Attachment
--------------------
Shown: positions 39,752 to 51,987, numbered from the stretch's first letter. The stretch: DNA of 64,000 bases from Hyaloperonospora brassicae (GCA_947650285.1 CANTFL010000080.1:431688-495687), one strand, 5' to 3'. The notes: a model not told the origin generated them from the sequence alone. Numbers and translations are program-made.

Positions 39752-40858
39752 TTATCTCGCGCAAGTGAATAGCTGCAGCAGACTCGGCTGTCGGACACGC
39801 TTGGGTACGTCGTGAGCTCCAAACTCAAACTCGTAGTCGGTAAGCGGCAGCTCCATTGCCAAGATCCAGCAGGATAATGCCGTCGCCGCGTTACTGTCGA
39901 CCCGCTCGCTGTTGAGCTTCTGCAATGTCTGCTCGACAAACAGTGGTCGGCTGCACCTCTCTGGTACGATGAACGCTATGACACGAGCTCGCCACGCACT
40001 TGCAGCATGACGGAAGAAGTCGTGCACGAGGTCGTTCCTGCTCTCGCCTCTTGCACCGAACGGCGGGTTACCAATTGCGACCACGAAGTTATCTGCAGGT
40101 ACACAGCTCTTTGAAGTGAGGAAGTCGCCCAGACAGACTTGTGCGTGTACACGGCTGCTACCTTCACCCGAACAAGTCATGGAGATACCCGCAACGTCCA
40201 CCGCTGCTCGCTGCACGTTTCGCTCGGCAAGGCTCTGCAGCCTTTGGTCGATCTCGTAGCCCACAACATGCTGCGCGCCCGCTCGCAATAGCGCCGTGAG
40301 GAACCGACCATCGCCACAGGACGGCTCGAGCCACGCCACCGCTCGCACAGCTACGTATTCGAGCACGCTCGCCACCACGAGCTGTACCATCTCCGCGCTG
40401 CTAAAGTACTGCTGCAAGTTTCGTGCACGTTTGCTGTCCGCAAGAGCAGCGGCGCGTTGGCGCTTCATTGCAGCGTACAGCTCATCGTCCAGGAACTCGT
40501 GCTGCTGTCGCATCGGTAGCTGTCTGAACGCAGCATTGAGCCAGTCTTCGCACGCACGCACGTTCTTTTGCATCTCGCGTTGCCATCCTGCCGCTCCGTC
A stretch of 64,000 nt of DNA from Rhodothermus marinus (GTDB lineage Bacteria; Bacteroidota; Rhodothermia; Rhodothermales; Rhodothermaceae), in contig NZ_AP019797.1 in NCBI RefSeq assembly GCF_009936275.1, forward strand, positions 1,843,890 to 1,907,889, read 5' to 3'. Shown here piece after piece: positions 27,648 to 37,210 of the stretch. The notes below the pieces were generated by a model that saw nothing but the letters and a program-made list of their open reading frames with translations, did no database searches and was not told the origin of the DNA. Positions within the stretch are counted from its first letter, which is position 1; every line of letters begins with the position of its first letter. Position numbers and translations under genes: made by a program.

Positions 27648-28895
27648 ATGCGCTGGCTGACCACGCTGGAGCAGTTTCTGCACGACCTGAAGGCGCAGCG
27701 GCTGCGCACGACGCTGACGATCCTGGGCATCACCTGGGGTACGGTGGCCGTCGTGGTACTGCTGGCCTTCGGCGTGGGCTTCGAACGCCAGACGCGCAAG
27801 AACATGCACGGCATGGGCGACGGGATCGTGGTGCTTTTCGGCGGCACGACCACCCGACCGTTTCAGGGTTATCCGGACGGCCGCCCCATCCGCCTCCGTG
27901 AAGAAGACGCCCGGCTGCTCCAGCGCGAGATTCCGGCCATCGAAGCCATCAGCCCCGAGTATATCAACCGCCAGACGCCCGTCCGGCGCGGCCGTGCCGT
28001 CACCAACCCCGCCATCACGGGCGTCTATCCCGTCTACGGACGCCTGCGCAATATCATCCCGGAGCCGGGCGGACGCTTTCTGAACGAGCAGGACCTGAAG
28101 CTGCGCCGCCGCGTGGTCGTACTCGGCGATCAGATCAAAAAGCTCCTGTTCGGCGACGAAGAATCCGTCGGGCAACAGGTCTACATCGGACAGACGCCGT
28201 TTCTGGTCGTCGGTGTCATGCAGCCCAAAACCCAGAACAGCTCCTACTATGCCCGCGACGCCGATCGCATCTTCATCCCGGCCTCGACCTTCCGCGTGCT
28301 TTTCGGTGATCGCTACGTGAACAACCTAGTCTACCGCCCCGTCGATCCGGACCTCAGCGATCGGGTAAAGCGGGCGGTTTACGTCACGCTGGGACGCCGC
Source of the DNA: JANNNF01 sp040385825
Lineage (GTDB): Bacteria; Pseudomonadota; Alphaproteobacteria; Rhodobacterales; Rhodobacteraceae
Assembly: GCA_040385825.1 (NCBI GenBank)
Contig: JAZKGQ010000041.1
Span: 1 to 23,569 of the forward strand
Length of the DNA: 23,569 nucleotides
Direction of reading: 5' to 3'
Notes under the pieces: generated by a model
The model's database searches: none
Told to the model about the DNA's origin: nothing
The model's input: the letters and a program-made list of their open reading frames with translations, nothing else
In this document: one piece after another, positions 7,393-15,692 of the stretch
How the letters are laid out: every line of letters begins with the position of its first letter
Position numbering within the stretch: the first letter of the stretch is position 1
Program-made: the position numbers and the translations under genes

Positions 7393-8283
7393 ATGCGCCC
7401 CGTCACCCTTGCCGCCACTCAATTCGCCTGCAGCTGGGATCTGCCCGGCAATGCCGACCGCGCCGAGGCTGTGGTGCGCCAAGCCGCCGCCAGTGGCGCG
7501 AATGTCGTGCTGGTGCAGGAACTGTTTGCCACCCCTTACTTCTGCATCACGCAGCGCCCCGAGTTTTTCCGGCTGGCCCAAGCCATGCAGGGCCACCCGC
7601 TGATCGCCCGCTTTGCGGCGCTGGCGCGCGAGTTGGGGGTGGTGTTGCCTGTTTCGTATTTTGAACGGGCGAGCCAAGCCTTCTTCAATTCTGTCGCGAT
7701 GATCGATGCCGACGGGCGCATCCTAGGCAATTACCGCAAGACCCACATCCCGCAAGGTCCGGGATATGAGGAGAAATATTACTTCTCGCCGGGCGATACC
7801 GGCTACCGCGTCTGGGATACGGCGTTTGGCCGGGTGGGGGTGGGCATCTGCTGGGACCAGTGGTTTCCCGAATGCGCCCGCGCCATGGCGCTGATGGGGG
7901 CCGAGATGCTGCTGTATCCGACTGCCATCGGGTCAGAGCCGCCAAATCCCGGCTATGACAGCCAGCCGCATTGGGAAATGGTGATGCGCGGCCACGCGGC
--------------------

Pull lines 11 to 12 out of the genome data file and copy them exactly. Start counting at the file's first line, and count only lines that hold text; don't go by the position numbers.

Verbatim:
40501 GCTGCTGTCGCATCGGTAGCTGTCTGAACGCAGCATTGAGCCAGTCTTCGCACGCACGCACGTTCTTTTGCATCTCGCGTTGCCATCCTGCCGCTCCGTC
A stretch of 64,000 nt of DNA from Rhodothermus marinus (GTDB lineage Bacteria; Bacteroidota; Rhodothermia; Rhodothermales; Rhodothermaceae), in contig NZ_AP019797.1 in NCBI RefSeq assembly GCF_009936275.1, forward strand, positions 1,843,890 to 1,907,889, read 5' to 3'. Shown here piece after piece: positions 27,648 to 37,210 of the stretch. The notes below the pieces were generated by a model that saw nothing but the letters and a program-made list of their open reading frames with translations, did no database searches and was not told the origin of the DNA. Positions within the stretch are counted from its first letter, which is position 1; every line of letters begins with the position of its first letter. Position numbers and translations under genes: made by a program.